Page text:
Minnesota has a pronounced problem — a roster filled with aging veterans whose abilities are waning as their cap hits get more extensive, resulting in backloaded contracts worsened by continual extensions and restructures. There was always going to be a time when these contracts needed to be addressed. This offseason would seem the opportune time. 

Minnesota needs to create cap space, which likely means longstanding popular players will have played their last game as a Viking. Players like Adam Thielen ($19.9 million), Harrison Smith ($19.1 million), Za’Darius Smith ($16.9 million), Dalvin Cook ($14.1 million), Eric Kendricks ($11.4 million), and Jordan Hicks ($6.5 million) are all players that could be moved on to create cap space.

How that happens remains to be seen, and how much savings and dead cap there would vary from player to player. One thing is for sure: Minnesota has to do something to achieve the most critical task for this year’s offseason.

Fixing The Defense

The Vikings Final Injury Report: Week 3
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The Vikings offense isn’t perfect. Bringing in a talented wide receiver who can take the pressure off of Justin Jefferson would be nice. The Vikings interior offensive line still struggled against the better defensive lines. However, that side of the ball is clearly Minnesota’s strong suit while the defense continues to be the weakness. So while a quarterback, wide receiver, and interior offensive linemen should be on the Vikings radar, defense is the main priority this season — again.

Resources were poured into the defense this season, with the bulk of the money spent in free agency going to that side of the ball. Za’Darius Smith, Harrison Phillips, Jordan Hicks, and Chandon Sullivan were signed. Patrick Peterson returned for a second year, and Danielle Hunter stayed in Minnesota despite speculation. The Vikings also used a draft pick on defenders in each of the first five rounds of the draft.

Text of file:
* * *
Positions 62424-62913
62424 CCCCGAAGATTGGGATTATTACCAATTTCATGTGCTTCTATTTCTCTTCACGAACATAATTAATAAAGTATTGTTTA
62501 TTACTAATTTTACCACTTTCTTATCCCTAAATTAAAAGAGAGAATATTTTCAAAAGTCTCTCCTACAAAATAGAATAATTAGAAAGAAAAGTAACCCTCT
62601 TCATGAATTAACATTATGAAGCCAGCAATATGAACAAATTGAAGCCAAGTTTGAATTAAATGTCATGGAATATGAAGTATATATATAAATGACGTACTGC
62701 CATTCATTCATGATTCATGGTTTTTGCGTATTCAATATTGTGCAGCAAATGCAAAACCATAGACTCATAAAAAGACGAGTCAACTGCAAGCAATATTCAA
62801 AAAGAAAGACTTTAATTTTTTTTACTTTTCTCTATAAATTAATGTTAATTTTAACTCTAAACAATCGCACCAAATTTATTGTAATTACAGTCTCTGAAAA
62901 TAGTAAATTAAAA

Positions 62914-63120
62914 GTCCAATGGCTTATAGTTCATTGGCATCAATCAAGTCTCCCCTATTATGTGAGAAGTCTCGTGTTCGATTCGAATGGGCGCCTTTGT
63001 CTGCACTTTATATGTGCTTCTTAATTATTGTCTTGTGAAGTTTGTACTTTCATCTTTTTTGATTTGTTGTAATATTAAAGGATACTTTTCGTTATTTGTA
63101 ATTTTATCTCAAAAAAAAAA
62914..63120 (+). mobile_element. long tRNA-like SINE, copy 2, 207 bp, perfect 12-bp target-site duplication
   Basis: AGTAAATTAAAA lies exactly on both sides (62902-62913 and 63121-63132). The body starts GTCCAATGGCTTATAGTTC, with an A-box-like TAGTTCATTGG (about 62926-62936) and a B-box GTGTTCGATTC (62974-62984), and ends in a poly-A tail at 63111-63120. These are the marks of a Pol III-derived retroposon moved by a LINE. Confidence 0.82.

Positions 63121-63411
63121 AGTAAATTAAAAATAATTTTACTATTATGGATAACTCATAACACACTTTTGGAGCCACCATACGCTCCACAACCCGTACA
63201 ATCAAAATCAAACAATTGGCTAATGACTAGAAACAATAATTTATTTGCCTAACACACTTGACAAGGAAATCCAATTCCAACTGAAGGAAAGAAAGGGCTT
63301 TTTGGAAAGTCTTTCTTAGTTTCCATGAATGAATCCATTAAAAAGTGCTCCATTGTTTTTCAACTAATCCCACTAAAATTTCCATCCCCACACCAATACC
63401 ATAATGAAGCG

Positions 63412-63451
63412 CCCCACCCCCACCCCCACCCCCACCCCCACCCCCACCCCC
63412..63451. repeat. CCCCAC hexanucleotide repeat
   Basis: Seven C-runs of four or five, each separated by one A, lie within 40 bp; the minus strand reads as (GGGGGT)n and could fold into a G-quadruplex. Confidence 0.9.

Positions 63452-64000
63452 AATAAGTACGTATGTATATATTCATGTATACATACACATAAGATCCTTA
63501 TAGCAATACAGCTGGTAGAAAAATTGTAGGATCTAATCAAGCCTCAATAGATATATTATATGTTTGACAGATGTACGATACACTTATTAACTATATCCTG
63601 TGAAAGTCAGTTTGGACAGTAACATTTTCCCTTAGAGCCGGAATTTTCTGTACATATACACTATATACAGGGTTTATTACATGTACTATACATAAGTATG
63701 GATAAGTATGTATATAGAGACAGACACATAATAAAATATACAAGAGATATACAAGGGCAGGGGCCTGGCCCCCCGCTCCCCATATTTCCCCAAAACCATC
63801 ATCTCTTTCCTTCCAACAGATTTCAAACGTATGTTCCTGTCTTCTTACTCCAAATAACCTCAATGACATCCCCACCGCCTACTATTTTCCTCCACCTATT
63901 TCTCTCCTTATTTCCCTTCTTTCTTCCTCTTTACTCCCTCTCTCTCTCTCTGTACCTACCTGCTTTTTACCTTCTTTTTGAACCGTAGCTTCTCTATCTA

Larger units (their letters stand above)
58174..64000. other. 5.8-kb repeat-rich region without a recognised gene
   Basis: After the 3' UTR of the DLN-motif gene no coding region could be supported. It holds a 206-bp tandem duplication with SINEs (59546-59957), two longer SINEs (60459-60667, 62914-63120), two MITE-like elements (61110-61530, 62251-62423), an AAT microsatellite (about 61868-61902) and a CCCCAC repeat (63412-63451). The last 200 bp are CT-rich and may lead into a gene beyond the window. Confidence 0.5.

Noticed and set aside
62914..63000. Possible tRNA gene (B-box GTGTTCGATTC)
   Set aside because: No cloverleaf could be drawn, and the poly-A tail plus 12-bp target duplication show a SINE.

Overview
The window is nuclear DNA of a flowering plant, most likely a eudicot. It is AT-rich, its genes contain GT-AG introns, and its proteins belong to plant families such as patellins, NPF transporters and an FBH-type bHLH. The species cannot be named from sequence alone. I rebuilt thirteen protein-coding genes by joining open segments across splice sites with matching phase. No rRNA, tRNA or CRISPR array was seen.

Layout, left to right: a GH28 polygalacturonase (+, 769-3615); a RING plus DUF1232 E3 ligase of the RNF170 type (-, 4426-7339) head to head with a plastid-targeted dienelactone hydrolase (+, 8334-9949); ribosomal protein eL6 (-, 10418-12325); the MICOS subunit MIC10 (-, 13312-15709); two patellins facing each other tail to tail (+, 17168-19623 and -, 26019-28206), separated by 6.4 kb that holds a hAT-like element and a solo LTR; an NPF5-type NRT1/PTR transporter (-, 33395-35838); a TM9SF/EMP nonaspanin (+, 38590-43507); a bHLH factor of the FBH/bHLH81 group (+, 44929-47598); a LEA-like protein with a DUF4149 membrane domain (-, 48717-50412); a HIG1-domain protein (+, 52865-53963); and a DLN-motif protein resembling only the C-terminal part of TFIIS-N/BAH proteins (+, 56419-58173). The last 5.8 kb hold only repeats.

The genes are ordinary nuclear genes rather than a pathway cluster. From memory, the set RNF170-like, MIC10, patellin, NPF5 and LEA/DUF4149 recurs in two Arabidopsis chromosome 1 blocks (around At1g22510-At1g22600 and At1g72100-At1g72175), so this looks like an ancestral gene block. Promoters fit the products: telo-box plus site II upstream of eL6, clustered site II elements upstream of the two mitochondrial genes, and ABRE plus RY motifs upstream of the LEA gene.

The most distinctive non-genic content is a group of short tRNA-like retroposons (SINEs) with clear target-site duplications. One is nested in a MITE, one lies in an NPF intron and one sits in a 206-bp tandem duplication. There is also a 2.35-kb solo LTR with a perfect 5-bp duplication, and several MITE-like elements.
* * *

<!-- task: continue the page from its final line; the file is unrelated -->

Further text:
Unfortunately, all three defensive backs the Vikings selected were plagued by injuries in their rookie season. The hope is for a clean bill of health for Lewis Cine, Andrew Booth, and Akayleb Evans in 2023.

Cine only made it onto the field for two defensive snaps before breaking his leg playing special teams in Week 4. Development of the 2022 rookies would certainly help the Vikings, notably linebacker Brian Asamoah, who impressed this season. There is a lot of work to be done if the Vikings are going to have a defense that can get this team back to the playoffs and be capable of making some noise once.

Free Agency or the Draft

At this time of year, attention immediately turns to the draft. But free agency starts on March 15, although the salary cap looks grim at this point. Expect the Vikings to be busy.

There are 17 players on the roster about to hit free agency who need to be re-signed or replaced. Minnesota will make cap space, likely bidding farewell to some of the aforementioned aging veterans. Expect the bulk of the money made available to once again go toward defense. 

There are a lot of good defensive players hitting free agency this year, and the Vikings need to be in the mix to grab one or two of the better ones. The Vikings need help at linebacker, slot cornerback, outside cornerback (particularly if Peterson doesn’t return), and an interior pass rusher. That’s just for starters.

It’s set to be another busy offseason in Minnesota, with many important decisions to be made, starting with the future of the defensive coordinator, which should come soon. Big decisions need to be made aptly if the Vikings are to repeat the relatively successful results of this season.